BC Liberals Pick-Pocket the Poor and Provoke Outrage: By Bill Hopwood
This spring the BC government showed its mean-spiritedness in its treatment of people with disabilities (PWD). February’s budget included a $77 increase in PWD welfare payments. After over nine years of no increase, this is not even enough to make up for inflation, never mind tackle deep poverty. But the government hoped to gain some cheap headlines for the increase.
At the same time they announced cuts to the transportation allowance, which had been either a bus pass for $42/year or $66/month for those who use a car. Instead the bus pass would now cost $52 a month with an annual service charge of $45. The $66 vehicle support was abolished. The real increase in income for people receiving PWD benefits was either $25 or $11 a month. The government rationalized these cuts in the name of equality, as some people on disability did not receive the transportation allowance. This is a strange kind of equality: cutting standards rather than improving them.
The government is so out of touch with reality that they thought this was a good idea, and would gain positive headlines. However this pickpocketing of people with disabilities provoked outrage. Demonstrations and petitions were organized by groups of people with disabilities that normally do not protest. An open letter to Christy Clark was signed by over 160 organizations. The letter called for restoration of transport support, its expansion to cover all of BC and a substantial increase in welfare payments. (To see the letter and list of organizations go to: http://bcpovertyreduction.ca/campaigns/disability-campaign/).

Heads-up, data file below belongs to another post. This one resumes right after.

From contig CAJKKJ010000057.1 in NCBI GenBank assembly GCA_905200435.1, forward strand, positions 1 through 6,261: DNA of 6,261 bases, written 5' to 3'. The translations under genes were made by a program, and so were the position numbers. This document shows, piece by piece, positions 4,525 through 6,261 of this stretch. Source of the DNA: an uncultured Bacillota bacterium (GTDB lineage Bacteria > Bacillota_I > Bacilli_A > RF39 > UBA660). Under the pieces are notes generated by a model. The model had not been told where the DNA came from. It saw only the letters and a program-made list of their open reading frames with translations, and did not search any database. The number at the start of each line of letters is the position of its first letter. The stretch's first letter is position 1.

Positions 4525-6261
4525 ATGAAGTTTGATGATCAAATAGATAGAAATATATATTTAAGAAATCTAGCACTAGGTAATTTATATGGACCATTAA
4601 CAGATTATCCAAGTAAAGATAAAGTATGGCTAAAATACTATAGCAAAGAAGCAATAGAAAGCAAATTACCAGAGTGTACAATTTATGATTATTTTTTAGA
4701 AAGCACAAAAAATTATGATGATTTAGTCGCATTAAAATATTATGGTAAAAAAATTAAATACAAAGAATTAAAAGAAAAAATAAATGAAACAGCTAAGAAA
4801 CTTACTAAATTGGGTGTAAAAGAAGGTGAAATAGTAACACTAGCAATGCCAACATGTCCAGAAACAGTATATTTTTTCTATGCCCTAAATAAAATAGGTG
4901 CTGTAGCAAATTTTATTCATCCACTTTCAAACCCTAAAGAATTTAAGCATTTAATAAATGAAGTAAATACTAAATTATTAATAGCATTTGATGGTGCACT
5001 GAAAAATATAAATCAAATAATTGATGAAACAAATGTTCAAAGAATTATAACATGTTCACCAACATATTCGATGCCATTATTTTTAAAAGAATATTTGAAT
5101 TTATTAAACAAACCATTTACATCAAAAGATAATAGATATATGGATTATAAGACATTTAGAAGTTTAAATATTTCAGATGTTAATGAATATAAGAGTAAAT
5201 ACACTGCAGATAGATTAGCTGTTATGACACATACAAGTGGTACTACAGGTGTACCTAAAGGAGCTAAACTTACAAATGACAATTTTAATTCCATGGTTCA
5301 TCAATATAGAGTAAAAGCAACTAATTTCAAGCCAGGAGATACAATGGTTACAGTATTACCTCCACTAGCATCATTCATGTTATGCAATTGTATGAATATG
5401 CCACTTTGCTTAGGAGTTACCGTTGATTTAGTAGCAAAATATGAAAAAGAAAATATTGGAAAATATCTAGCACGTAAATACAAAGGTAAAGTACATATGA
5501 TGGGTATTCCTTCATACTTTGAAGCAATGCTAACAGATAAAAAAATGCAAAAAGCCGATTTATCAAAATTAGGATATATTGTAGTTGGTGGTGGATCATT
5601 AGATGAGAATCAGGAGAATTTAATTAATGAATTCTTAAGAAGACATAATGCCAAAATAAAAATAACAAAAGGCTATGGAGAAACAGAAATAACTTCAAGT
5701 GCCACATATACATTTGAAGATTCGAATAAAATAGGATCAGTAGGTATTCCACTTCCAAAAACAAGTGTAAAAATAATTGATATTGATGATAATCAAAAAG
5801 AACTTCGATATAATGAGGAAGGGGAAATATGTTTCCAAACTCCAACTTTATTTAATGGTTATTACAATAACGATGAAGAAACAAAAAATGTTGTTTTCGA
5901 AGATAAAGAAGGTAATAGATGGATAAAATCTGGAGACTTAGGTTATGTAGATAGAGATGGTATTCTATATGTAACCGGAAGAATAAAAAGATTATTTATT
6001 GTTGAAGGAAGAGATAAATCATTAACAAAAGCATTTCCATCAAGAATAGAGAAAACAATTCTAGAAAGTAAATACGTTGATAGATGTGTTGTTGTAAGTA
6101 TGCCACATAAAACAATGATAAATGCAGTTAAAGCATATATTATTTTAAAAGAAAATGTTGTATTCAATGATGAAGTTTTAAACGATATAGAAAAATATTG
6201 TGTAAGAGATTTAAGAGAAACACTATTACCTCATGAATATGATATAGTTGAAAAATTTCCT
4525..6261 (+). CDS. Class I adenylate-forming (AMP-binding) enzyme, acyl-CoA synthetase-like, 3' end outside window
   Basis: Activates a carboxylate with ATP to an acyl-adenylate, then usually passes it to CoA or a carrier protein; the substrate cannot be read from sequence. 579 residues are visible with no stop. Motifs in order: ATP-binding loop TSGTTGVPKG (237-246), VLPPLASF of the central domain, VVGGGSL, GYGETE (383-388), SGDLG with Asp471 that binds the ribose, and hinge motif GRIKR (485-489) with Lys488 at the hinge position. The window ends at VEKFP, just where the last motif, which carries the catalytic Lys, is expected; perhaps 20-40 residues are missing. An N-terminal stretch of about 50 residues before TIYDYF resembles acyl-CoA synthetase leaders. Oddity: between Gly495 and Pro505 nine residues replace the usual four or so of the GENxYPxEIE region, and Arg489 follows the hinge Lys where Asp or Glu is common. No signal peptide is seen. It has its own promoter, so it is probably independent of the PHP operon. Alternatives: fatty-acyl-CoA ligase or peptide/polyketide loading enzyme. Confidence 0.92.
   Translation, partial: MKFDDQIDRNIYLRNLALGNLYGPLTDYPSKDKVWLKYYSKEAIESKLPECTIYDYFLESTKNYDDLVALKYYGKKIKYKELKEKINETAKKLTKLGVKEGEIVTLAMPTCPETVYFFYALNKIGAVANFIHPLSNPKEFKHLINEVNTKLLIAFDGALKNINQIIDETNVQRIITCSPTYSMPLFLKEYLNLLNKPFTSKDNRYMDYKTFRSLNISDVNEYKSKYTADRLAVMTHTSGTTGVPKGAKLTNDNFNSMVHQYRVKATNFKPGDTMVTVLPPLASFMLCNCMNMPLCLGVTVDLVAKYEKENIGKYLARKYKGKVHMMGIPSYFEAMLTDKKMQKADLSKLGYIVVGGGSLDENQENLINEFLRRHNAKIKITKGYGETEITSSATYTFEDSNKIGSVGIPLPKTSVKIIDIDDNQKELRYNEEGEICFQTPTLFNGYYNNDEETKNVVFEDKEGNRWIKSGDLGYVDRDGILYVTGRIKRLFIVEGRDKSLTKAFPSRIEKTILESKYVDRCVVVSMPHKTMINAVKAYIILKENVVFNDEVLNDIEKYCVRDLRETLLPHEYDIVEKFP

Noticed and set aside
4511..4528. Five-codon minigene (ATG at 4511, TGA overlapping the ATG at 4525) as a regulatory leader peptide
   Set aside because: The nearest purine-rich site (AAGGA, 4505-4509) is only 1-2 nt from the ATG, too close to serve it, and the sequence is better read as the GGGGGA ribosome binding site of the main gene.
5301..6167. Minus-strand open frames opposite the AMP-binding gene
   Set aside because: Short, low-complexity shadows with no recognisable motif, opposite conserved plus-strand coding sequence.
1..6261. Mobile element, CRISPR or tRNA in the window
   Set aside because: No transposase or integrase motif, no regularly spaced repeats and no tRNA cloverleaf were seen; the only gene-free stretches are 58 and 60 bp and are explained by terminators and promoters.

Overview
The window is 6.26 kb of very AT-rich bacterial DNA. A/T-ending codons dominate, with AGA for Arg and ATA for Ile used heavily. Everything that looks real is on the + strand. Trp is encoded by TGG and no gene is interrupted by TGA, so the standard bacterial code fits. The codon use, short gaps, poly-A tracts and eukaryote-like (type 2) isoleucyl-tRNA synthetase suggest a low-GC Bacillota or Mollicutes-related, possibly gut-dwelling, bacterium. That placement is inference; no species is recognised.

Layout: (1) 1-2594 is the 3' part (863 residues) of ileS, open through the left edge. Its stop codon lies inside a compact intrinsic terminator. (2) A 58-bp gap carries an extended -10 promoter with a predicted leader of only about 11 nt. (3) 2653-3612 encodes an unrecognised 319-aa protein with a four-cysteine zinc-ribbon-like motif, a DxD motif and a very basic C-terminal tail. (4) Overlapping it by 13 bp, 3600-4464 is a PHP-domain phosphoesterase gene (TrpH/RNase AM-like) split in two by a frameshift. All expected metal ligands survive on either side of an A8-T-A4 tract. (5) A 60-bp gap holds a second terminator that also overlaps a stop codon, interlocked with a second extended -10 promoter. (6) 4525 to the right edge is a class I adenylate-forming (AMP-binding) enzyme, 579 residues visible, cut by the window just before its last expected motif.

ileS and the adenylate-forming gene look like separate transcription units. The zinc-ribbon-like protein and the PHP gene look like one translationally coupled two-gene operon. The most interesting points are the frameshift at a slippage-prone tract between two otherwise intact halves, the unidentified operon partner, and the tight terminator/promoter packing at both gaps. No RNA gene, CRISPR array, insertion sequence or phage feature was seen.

The government’s actions are no surprise to many activists. The government has introduced a few small changes to appear as though they are taking action on poverty. These include tiny and insufficient increases in the minimum wage and ending the confiscation of all the money single parents on welfare receive from the absent parent. However, these measures are too little for too few people. This is especially obvious when contrasted with the generosity they show to the rich, handing out tax cuts of, on average, $41,000 a year to the richest in BC – tax cuts more than the average annual wage, and taken from public services.
The government actions are not based on good evidence, sound economics or moral values. They are based on an ideology of feeding the rich at the expense of workers and the poor. We need to challenge this ideology and build campaigns of public awareness and protest. If the BC government raised welfare rates a lot, increased the minimum wage to $15, and built social housing it would save money, create employment, benefit public health and make BC a happier place.